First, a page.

The first stage in an SSM (Soft System Methodology) investigation involves the careful observation of the problem situation with all its intricate details, and the recording of all that is perceived. This involves collecting qualitative data – such as attitudes and opinions concerning the problem situation, including reactions to our intervention in matters (as external consultants) – as well as quantitative data, and recording this in the form of a “picture”. In this way we try to capture as much as possible of the richness of the real situation. Following this, the essence of these observations is encapsulated in brief descriptions of human activity systems that we hope may later provide relevant insights into the problem situation. Then models of these systems that are consistent with the different viewpoints expressed within the descriptions are drawn. Finally, several comparisons are made of the models with the observations of the real-world situation, which are used in a discussion with the problem owners to suggest systemically desirable and culturally feasible changes that it is hoped will lead to improvements in the problem situation. Note that, unlike many other problem-solving processes, SSM does not explicitly attempt to identify problems, but through its iterative “learning” process it is intended to make changes to the problem situation such that whatever the problem were they no longer exist.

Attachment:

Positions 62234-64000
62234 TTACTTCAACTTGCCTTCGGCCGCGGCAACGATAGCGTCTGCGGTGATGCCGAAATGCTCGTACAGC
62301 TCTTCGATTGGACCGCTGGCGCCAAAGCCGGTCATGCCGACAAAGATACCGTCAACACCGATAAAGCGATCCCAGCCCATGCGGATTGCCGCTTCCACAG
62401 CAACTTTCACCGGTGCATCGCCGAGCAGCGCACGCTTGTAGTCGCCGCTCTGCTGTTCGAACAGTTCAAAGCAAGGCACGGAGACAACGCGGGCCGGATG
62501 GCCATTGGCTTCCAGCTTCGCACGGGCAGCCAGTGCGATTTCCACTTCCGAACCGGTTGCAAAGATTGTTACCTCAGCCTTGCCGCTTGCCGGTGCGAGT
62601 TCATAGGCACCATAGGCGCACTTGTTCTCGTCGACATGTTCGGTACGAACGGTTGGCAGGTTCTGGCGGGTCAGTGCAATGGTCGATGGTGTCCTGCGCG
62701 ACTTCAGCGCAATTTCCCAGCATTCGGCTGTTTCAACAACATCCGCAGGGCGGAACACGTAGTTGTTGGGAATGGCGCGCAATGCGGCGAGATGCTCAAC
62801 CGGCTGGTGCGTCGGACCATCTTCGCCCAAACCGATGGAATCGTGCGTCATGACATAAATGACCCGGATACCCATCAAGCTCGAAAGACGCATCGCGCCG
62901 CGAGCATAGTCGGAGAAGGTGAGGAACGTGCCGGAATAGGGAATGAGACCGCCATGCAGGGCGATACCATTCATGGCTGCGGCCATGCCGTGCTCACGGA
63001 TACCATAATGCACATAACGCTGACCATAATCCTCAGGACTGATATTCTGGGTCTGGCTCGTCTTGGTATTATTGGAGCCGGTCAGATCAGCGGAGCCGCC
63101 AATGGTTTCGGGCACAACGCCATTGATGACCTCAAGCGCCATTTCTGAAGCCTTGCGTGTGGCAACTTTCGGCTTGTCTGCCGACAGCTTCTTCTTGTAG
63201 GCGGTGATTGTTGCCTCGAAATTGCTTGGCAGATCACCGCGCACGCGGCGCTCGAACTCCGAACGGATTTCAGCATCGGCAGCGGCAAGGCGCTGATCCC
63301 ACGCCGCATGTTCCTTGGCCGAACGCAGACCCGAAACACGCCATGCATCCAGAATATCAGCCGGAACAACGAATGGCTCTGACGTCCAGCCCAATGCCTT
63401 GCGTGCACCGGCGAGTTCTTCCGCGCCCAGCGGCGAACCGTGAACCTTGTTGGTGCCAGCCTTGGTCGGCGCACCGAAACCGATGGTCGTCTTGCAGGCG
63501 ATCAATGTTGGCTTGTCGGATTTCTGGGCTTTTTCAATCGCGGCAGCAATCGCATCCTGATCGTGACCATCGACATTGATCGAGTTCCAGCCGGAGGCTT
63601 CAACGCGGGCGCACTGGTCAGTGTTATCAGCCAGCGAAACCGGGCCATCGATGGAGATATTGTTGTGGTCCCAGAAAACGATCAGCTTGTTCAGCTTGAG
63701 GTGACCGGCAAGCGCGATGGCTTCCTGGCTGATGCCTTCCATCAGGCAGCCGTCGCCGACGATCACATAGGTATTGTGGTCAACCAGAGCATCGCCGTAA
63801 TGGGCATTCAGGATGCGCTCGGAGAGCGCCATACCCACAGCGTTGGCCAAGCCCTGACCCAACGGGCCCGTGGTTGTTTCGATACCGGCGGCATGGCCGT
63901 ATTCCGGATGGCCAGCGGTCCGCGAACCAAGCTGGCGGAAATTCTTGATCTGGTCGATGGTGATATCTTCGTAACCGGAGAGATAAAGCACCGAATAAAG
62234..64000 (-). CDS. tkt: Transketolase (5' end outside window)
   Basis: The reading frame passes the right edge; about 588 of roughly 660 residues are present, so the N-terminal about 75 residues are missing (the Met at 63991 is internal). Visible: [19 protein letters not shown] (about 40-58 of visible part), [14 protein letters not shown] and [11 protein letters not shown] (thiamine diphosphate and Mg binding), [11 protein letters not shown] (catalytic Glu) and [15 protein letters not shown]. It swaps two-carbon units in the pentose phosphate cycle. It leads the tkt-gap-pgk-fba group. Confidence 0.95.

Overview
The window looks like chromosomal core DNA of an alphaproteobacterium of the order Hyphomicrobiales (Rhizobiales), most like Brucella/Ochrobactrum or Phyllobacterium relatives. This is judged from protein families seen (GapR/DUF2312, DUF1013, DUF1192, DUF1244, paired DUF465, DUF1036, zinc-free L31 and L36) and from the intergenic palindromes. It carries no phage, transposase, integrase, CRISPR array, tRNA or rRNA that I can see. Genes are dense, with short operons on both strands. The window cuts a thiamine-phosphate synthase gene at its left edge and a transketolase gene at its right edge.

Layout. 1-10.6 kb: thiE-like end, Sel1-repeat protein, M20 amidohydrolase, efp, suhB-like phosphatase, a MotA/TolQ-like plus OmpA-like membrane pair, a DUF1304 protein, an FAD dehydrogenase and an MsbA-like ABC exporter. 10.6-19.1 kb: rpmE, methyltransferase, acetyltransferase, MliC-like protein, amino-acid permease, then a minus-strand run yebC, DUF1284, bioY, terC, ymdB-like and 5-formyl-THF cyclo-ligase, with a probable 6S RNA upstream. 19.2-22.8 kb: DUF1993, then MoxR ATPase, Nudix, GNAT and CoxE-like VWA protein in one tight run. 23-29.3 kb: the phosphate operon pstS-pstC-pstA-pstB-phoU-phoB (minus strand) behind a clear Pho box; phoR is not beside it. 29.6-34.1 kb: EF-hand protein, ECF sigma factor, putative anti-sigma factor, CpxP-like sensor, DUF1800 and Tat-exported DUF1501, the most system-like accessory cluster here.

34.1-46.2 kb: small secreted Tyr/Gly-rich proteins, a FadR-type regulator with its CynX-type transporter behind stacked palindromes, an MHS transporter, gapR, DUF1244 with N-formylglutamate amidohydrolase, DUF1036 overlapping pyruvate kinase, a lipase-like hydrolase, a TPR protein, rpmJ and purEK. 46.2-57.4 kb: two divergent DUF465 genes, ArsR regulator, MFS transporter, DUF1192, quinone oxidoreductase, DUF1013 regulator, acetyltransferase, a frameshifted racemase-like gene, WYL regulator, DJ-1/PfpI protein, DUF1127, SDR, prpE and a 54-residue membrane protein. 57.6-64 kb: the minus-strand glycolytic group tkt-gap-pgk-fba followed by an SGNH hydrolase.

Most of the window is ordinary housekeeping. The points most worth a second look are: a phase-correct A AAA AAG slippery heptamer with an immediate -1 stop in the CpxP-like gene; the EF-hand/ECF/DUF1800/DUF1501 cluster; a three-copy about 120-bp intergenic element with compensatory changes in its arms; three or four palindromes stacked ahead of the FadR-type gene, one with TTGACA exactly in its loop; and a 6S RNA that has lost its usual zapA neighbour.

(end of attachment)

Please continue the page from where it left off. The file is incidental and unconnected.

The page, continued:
(Hicks, 2004, p. 259f)